Monday, April 29, 2013

Does the house make its money off winners?

Q. Sitting in the buffet, I caught a snippet of conversation that I was wondering if you could explain. (I wasn't listening in, they were so loud I couldn't help hearing.) One guy was saying that the casino really makes its money off the winners, and the other guy said something like, "Oh really? You mean we pay for all this when we win?" That doesn't really make sense to me.
A. Kind of leaves you wondering what kind of gambling palaces they could build if everybody won, doesn't it? If the casino makes money off the winners, then more winners must mean more profits, right?

But seriously, there is a way of looking at how the casino makes its money that looks at casino profits as a tax on the winners. Casino games make money because they pay the winners at less than true odds. If 38 people are sitting at a double-zero roulette table and each bet $1 on a different number on a single spin, the 37 losers each will lose their buck, and the one winner will be paid at 35:1 odds and walk away with $36. If the casino was paying true odds, the one winner should be paid at 37:1 odds and walk away with $38. The casino profit is the $2 not paid to the winner that he'd get if true odds were paid.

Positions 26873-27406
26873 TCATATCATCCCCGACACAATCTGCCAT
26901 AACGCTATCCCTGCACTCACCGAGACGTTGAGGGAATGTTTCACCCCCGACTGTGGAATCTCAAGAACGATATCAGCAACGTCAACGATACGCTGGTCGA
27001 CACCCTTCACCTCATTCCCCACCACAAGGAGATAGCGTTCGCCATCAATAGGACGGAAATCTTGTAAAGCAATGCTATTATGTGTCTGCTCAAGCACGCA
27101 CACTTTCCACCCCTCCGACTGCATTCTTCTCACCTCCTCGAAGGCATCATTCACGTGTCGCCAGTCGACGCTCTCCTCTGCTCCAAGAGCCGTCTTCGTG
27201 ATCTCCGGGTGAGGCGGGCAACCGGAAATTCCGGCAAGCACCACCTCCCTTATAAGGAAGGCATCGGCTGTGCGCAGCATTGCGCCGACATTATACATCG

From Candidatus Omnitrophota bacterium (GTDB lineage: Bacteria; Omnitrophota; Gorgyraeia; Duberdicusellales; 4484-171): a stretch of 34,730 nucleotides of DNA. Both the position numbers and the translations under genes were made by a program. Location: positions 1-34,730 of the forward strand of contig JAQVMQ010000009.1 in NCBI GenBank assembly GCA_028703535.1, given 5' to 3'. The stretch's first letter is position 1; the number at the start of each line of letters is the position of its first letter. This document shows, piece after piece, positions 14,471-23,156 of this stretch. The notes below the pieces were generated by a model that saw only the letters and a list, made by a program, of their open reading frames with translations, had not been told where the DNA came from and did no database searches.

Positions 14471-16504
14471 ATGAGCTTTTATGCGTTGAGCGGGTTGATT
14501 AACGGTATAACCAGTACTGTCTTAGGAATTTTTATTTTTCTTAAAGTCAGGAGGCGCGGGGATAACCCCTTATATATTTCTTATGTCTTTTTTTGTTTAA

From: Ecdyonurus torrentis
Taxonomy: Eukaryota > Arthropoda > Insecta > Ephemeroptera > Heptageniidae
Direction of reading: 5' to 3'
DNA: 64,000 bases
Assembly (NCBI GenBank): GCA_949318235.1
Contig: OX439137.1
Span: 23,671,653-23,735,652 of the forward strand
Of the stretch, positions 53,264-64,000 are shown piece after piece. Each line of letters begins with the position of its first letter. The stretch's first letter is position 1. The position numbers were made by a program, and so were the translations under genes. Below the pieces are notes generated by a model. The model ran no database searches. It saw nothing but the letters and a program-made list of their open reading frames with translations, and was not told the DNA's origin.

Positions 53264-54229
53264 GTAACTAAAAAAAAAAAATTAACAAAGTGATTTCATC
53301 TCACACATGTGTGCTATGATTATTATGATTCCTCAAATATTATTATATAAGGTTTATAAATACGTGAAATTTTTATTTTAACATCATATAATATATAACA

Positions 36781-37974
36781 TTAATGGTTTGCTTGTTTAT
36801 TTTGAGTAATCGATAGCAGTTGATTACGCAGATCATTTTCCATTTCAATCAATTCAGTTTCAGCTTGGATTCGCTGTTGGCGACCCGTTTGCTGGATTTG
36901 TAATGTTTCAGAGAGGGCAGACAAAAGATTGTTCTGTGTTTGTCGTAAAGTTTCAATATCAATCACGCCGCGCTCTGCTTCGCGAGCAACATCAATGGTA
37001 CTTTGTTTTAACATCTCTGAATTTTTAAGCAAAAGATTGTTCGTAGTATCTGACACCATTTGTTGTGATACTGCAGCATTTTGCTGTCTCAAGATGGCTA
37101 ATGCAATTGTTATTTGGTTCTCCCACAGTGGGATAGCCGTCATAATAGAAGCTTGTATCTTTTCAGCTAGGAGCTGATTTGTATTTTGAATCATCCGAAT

Same deal with sports betting. In most sports books, you have to put down 10 percent vigorish on top of your bet. Let's say you and I are betting on the same football game, with me betting on Team A and you on Team B. We each intend to bet $100, but we have to pay the vigorish, so we actually each bet $110. When my team wins --- hey, it's my example; I get to win --- you lose your $110 bet, but I'm paid only $100, along with the return of my $110 wager. The casino profit is the $10 it didn't pay me on my winning bet.

Sometimes the paying of winners at less than true odds is disguised a bit. In baccarat, for instance, bets on banker win more often than they lose, and bets seem to be paid at even money. However, bettors have to pay a 5 percent commission on winning bets, so winners aren't really paid at 1:1; they're paid at (1 minus .05):1, and that's less than the true odds of winning the wager.

So it goes with every casino game. There are going to be winners, and there are going to be losers, but the house will make money because it pays winners less than the true odds of winning the bet.

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